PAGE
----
• Swarmers (secondary reproductives). When a colony grows too large for the available resources, special winged reproductives, called alates, are produced and begin to swarm. These future queens and kings have functional eyes and two pairs of long, oval grayish wings. Dark brown and larger than worker termites, alates are about 3/8 inch long including their wings. You can differentiate termites from swarming ants with which they are often confused with by their wings. Termites have wings of equal size while ants have a front wing that is distinctly larger than their hind wing.
In northern New Jersey termites generally swarm from March to May. Hundreds of winged termites emerge from the ground in milling puddles to fly off in search of new food and water sources. While not adept fliers, they can be carried over large areas by the wind. Alates pair off, shed their wings on landing and burrow into the ground to establish a new termite colony.
• Workers. The largest caste, worker termites are 1/8 inch long or about the size of a match head with soft, creamy-colored, translucent bodies and short legs. Blind and sterile, they work 24 hours a day gathering food, constructing tunnels, repairing and enlarging the nest, grooming each other, feeding the colony and caring for the nymphs. It is the worker termites that cause damage to your home. Using a symbiotic protozoa in their gut, workers digest wood, turning it into a liquefied food that they regurgitate from their mouth or anus and feed to the rest of the colony.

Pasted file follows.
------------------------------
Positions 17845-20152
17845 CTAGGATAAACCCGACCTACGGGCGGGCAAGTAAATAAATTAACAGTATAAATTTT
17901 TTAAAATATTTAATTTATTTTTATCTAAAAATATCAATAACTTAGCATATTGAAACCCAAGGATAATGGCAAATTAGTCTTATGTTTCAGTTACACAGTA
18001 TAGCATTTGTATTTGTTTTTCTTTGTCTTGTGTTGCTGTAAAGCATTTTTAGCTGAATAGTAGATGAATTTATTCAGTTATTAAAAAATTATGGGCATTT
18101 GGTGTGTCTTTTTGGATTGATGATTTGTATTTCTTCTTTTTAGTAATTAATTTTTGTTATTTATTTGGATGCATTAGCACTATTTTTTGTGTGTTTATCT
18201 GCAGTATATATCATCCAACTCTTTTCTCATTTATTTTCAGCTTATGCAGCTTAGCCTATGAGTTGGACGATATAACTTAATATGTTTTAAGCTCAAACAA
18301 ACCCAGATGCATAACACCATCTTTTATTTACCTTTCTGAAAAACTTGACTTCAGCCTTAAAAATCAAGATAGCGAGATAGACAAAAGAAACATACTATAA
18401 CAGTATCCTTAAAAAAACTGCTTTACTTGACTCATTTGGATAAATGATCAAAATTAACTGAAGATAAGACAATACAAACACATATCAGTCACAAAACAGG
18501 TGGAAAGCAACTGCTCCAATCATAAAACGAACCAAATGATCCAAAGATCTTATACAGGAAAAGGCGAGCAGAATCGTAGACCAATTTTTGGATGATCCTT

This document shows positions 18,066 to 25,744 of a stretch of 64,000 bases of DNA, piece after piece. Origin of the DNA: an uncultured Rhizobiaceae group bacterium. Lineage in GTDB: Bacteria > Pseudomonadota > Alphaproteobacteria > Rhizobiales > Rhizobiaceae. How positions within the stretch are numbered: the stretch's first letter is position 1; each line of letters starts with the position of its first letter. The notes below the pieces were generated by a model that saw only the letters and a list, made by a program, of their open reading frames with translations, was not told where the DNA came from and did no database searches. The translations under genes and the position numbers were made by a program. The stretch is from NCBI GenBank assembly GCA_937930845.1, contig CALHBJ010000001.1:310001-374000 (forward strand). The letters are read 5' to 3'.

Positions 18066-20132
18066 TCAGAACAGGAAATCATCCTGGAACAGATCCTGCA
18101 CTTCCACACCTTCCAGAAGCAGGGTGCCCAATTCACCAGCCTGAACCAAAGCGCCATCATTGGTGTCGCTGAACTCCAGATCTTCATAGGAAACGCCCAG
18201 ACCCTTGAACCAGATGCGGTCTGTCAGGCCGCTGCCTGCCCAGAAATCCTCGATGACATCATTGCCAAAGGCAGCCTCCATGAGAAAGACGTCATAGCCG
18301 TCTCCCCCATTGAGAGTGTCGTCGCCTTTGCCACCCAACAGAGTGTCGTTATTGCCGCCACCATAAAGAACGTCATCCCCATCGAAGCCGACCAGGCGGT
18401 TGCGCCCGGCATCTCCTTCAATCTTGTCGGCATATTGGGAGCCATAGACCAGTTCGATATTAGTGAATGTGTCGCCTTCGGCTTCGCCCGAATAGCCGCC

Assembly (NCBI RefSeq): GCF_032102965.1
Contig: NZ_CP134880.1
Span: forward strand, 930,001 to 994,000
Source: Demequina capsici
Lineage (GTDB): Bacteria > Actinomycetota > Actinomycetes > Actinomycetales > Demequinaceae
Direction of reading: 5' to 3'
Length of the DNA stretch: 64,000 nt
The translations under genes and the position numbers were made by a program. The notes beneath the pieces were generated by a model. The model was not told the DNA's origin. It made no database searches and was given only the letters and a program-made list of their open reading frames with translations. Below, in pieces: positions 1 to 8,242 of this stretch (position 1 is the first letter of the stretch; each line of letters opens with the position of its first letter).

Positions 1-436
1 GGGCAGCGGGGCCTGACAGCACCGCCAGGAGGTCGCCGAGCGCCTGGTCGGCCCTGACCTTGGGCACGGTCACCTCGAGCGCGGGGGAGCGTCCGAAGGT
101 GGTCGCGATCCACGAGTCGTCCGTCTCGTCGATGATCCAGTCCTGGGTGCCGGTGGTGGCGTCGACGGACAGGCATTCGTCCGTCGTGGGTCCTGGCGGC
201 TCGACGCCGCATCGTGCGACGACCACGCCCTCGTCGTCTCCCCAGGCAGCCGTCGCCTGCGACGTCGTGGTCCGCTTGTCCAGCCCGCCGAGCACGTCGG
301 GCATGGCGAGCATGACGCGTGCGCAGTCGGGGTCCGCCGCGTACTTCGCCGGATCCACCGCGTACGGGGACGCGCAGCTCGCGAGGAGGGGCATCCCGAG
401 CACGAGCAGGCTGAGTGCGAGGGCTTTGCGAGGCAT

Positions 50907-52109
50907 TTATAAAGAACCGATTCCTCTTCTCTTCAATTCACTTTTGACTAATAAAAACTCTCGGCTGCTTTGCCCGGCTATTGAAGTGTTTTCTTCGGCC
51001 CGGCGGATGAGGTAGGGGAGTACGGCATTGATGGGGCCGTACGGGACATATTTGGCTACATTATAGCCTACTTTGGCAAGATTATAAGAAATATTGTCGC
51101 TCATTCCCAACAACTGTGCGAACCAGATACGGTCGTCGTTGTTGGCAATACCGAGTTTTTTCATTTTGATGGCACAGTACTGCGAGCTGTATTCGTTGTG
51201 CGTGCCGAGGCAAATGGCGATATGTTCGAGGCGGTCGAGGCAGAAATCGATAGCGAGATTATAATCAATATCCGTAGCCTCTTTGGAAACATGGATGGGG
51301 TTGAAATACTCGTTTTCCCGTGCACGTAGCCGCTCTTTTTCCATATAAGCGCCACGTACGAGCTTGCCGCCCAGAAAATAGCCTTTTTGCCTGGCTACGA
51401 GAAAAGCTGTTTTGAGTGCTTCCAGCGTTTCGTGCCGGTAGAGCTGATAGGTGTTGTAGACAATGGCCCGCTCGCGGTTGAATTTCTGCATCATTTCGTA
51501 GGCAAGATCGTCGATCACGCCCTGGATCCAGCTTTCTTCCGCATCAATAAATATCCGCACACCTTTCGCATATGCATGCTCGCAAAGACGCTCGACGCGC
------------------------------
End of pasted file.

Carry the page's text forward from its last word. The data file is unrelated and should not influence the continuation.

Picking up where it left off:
• Soldiers. The colony's defenders, soldiers are 1/4 inch long with orange rectangular armored heads as long as their bodies. From a special gland on their forehead, soldier termites can emit a sticky latex substance that they use to ensnare ants and other enemies which they then crush with their mandibular pinchers. When termite activity is exposed, it is the soldier ants you see rushing out to defend the breach while workers make repairs.
Active year round, termites live in the soil below the frost line. Termites require a warm, moist environment with a constant source of moisture and a cellulose-based food source. While termites prefer to feed on wood, particularly Douglas fir, a common structural timber, they will also consume books, photographs, cardboard and stored papers. Unlike carpenter ants, termites cannot live in wood due to the lack of humidity. They must return to the soil to replenish body moisture.